In his summary of his book Bounded gaps between primes: the epic breakthroughs of the early 21st century, Kevin Broughan writes
Which brings me to my final remark: where to next in the bounded gaps saga? As hinted before, the structure of narrow admissible tuples related to the structure of multiple divisors of Maynard/Tao, and variations of the perturbation structure of Polymath8b, and of the polynomial basis used in the optimization step, could assist progress to the next target. Based on “jumping champions” results, this should be 210. But who knows! [emphasis added]
We have a few years of computer and also presumably analytic development since Polymath8, are we able to push the bound down to 210 with current technology? What would it take, if not just someone with enough motivation to sit down and do it/spend the computational cycles? Are we still a long way from getting to below 200?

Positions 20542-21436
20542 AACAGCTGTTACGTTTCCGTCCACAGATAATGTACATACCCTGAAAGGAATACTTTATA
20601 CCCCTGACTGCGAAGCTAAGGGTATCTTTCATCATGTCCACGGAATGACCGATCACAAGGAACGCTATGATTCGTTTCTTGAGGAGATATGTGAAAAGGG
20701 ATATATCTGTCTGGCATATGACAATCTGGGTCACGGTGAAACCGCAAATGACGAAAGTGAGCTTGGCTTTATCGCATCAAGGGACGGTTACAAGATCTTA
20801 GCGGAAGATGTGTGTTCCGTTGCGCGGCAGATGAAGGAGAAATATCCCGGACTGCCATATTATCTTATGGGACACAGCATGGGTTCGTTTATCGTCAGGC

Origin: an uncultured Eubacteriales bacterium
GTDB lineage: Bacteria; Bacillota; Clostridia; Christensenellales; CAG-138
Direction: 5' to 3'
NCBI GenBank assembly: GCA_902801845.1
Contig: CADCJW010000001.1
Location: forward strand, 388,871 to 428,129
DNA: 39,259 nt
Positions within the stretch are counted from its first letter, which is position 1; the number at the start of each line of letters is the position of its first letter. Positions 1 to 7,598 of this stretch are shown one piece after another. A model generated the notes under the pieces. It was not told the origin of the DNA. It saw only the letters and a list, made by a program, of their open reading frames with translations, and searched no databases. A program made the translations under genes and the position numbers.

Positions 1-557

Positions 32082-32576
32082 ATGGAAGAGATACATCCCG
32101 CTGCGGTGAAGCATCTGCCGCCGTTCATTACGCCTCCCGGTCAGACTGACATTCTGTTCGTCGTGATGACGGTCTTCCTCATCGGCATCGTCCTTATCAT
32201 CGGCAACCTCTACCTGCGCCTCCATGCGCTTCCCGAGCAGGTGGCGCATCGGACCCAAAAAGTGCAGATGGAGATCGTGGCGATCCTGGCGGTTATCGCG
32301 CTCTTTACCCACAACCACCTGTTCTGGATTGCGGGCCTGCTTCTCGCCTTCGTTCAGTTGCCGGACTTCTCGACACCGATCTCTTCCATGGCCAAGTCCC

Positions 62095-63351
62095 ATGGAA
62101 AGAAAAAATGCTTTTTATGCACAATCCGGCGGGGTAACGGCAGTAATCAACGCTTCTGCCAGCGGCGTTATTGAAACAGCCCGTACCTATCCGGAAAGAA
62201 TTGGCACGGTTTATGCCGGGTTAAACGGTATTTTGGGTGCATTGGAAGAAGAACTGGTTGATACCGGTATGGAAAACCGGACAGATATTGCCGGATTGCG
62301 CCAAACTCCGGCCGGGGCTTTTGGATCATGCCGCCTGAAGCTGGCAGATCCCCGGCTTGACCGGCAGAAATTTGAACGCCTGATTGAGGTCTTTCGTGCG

These are of course arbitrary numbers, in the grand scheme of things, since true progress down towards the bound of 12 enabled by the Elliott–Halberstam conjecture requires absolutely new ideas that seem too far from current knowledge. But there should be satisfaction in making some progress, even if not fundamentally substantial, similar to the recent case-by-case progress by Booker and Sutherland on outstanding sum-of-three-cubes cases below 1000.